Fitter comments:

  • “We’re talking about… people who need forgiveness, but they don’t spin it enough. They don’t get it in the air. The HL is a little little weaker-lofted, but they have the size and the forgiveness they need. It’s one of the go-tos for us.”
  • “We’ve been getting a lot of guys where it’s like, you know, the way you deliver it, you really need the loft of a, of a blade, but you’re not good enough to hit a blade. So, you know, we need to get some height. Like the slower swing speed player, aging golfer, like they don’t have 130 MPH ball speed with a seven that they can launch it at 15 degrees and still get it in the air. They gotta get that thing off the ground and up to get some distance out of it. And this thing is just, it’s so easy to get up in the air…even if we do bend other things weaker, we can’t get it as high lofted as that thing, and it just goes straight up in the air.”
  • “It’s super forgiving and it feels pretty good that. We sell more HL’s than we do standard Hot Metals. It’s such a popular golf club.”
  • “It’s a spectacular club and really is probably the best club in that high-launch category. If you take the high launch QI, you take the [Callaway Paradym] Ai Smoke HL, [Mizuno JPX923 Hot Metal] HL, that’s the best one.”

For more photos/info, read our launch piece.

Callaway Paradym Ai Smoke HL

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Their story: At the core of Callaway’s new Ai Paradym Smoke irons is the Ai Smart Face. With the Ai Smart Face, these irons are designed to promote exceptional distance, tight dispersion into the green, and optimal launch in a modern construction. The new shape consists of longer blade lengths, thinner toplines, and optimized sole widths in a bid to create a forgiving, yet streamlined look at address. In addition, an all-new Dynamic Sole Design features a pre-worn leading edge with variable bounce that cuts through the turf with efficiency.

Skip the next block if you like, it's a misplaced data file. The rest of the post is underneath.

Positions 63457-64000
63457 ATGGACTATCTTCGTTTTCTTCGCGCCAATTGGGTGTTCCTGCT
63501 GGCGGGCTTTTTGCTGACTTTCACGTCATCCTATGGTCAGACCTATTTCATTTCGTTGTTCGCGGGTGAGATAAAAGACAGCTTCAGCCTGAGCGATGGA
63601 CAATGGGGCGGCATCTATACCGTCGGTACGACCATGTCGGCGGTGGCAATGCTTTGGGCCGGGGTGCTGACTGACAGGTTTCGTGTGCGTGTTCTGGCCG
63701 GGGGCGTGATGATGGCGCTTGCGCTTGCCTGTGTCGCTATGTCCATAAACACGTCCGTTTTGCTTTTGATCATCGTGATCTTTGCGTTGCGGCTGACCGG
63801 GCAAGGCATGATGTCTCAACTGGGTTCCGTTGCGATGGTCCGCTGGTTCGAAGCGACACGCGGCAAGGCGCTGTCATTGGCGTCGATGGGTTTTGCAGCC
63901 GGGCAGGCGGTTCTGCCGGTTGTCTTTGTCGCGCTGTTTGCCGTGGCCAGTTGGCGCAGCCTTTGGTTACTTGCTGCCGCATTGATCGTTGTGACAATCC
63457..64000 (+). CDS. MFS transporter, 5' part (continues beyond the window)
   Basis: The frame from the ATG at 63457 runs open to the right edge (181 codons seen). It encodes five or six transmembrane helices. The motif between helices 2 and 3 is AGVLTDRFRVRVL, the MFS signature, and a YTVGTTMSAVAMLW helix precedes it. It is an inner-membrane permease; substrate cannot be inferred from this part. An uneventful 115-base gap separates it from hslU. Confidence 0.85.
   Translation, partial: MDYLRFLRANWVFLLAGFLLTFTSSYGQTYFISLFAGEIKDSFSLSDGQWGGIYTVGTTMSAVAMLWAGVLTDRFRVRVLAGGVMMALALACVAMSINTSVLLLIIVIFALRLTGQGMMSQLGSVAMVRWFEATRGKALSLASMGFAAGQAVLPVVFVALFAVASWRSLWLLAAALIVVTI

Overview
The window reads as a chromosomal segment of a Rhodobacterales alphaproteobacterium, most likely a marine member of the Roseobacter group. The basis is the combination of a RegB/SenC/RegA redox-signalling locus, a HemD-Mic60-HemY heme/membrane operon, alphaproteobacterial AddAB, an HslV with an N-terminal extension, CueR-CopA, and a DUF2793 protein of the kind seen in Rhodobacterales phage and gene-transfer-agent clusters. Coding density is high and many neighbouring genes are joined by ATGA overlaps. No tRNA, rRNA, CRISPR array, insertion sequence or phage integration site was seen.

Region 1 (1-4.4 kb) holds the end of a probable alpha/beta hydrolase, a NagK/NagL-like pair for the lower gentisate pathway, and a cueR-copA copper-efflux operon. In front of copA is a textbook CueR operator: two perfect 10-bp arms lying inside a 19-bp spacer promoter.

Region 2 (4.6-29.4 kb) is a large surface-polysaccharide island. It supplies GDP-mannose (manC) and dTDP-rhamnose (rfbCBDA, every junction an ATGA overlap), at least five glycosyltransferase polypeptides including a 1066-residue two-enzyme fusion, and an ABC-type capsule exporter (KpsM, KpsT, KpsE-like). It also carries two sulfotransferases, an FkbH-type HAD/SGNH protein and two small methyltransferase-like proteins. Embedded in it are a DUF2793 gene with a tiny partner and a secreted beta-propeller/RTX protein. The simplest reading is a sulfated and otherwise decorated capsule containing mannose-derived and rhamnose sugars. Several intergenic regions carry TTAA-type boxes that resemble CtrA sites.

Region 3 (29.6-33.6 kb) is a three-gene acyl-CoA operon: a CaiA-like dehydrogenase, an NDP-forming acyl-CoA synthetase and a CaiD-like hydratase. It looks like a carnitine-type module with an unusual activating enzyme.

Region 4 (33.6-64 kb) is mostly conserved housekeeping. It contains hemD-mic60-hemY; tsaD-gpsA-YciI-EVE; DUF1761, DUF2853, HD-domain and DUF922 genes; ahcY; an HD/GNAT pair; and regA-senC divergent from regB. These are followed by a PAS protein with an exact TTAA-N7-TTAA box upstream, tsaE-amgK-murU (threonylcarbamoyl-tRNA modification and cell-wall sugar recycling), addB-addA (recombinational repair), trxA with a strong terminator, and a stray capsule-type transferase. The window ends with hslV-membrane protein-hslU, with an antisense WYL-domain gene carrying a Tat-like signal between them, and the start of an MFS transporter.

• “Compared to the standard Ai Smoke, it’s definitely launching a little bit higher. I would say blade length is a little bit longer. So, you know, it’s a little bit more forgiving a little bit easier to hit than that traditional AI Smoke. It’s gonna launch higher than Ai Smoke and spin a little bit more for that player that needs that help.”
  • “Amazing when it comes to getting the ball airborne and retaining spin. Very easy to hit and very stable through impact. Second place to Mizuno, for me.”
  • “The HL version allows for a player to play a strong lofted iron in a lightweight package that helps achieve great distance. This iron is long! The ball speeds are crazy high. This iron is great for a player who flips at it.”
  • “Even though not as light as the others, the HL gets the ball in air faster and slower speed needs that for distance”
  • “Powerful but still helps get the ball to launch at a playable angle. Generates height well with lots of speed across the face.”

TaylorMade Qi HL

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Their story: With a blend of minimalistic aesthetics and advanced multi-material technology, TaylorMade’s new Qi irons aim to deliver the optimal combination of distance, accuracy and solid feel in an inviting game-improvement package. At the heart of the Qi iron is individual head optimization, organic face designs, and FLTD CG, all working in unison to help golfers minimize the right miss. With their latest irons, TaylorMade has designed the all-new Qi irons to have significantly less right bias for straighter and more accurate shots.

Fitter comments: 

  • “That’s a big ass iron. But you also have a much better look than the [Stealth] HD last year. That [iron] was really shallow in the face that got the ball up great. But it just didn’t look the way some people wanted, right? They didn’t want a small face. So it’s a really good option for people.”